Media Advisory for Wed., Mar. 16, 2022 – As Gas Prices Soar, Amazon Flex Delivery Workers to Rally and Demand Higher Pay Rates Alongside Uber Drivers


As Gas Prices Soar, Amazon Flex Delivery Workers to Rally and Demand Higher Pay Rates Alongside Uber Drivers

At a Rally in Redondo Beach Outside an Amazon Warehouse and Uber Hub, Drivers with the Tech Giants Will Call on the Companies to Put Drivers’ Financial Wellbeing Over Profits; Workers to Denounce Companies for Offering Little Support During Unprecedented Gas-Price Surge

Redondo Beach — As gas prices soar across the Los Angeles area, drivers with Mobile Workers Alliance will join Amazon Flex delivery workers at a rally in Redondo Beach outside an Amazon warehouse and Uber Greenlight Hub where they will demand higher pay rates from the tech companies during an unprecedented fuel-cost surge.

The average price of gas in Los Angeles and Long Beach rose to $5.84 on Tuesday, up 22% from a month ago and nearly 50% from a year ago, cutting deeply into the already low earnings of Uber and Amazon Flex drivers. Because they are misclassified as “independent contractors” by the companies they work for, these drivers largely cover the cost of fuel on their own with little support from the tech giants.

At the rally, drivers with Amazon Flex and Uber will call for per-mile pay rates to be increased by these tech giants during the unprecedented increase in gas prices and for the companies to put their workers’ financial wellbeing ahead of profits.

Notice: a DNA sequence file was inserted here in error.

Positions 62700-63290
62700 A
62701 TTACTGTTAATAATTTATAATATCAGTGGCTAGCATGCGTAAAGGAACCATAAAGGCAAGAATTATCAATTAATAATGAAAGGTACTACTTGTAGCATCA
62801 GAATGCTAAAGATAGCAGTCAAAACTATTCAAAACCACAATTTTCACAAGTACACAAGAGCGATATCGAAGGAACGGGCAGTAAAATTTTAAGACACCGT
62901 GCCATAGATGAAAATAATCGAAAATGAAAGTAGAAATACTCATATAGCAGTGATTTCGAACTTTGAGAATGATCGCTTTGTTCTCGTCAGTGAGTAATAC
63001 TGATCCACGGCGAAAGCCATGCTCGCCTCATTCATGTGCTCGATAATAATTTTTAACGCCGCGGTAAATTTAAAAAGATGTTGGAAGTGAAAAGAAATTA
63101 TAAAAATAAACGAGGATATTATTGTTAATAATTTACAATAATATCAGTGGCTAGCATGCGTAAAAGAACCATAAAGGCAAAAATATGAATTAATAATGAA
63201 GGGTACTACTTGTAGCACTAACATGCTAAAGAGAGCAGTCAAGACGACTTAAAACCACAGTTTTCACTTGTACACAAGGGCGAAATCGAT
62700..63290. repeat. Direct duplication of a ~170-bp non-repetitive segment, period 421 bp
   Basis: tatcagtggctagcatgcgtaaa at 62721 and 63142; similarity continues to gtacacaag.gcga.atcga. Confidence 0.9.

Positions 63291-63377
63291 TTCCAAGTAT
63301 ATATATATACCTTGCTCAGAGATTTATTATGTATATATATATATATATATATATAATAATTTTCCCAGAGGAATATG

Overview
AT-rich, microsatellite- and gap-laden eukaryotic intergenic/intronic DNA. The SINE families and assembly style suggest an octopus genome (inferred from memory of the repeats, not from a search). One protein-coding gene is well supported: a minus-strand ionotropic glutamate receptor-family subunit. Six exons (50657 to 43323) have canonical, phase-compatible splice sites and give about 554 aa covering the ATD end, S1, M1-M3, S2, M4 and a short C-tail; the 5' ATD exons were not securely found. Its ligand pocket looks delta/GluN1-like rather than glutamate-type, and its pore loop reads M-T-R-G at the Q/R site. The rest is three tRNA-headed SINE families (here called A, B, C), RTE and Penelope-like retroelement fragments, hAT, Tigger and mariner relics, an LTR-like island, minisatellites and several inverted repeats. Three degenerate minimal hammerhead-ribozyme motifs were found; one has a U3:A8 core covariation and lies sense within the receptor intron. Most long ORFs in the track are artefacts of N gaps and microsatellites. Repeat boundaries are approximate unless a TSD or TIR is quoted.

There is no reason for these rich tech companies to dismiss this demand other than greed!

WHO: Uber drivers with Mobile Workers Alliance and Amazon Flex delivery workers.

WHAT: Motor caravan, rally, and drivers speaking and sharing personal stories about skyrocketing gas prices cutting into their earnings.

WHEN: 8 a.m., Wednesday, March 16

WHERE: 2400 Marine Ave., Redondo Beach, CA 90278

VISUALS: Drivers will hold pro-driver signs, flags, and banners. Cars will be decorated with pro-worker signage.

Background: Gig companies like Uber spent more than $225 million in 2020 campaigning for Proposition 22 — a voter measure that passed in November of that year that misclassified gig drivers as “independent contractors” and not employees of the tech giants.

In August 2021, an Alameda County Superior Court judge ruled that Prop 22 was unconstitutional under state law, as it limits California lawmakers’ power to include gig workers in the state’s workers’ compensation program and strips the legislature of its ability to pass laws protecting drivers’ right to organize and form a union. The ruling also said that gig companies misled voters about the intent of Prop 22.

Still, gig drivers’ conditions haven’t changed much as the companies appeal the decision.

Amazon Flex drivers take shifts through an app much like rideshare drivers, picking up packages at Amazon warehouses and other facilities to deliver to customers.

As independent contractors, rideshare and Amazon Flex drivers largely cover the cost of fuel on their own with little support from the tech companies they work for. These workers’ misclassification as “independent contractors” also excludes them from basic labor rights and protections — including paid sick leave, overtime pay, unemployment insurance, access to workers’ compensation, and the right to form a union.

Mobile Workers Alliance is part of a coalition of over 24,000 drivers statewide who are responsible for the billions that companies like Uber and their investors pocket every year. We’re uniting to win our union and a better life for ourselves and our loved ones. 


Contact: Tim Sandoval, 213-218-5855

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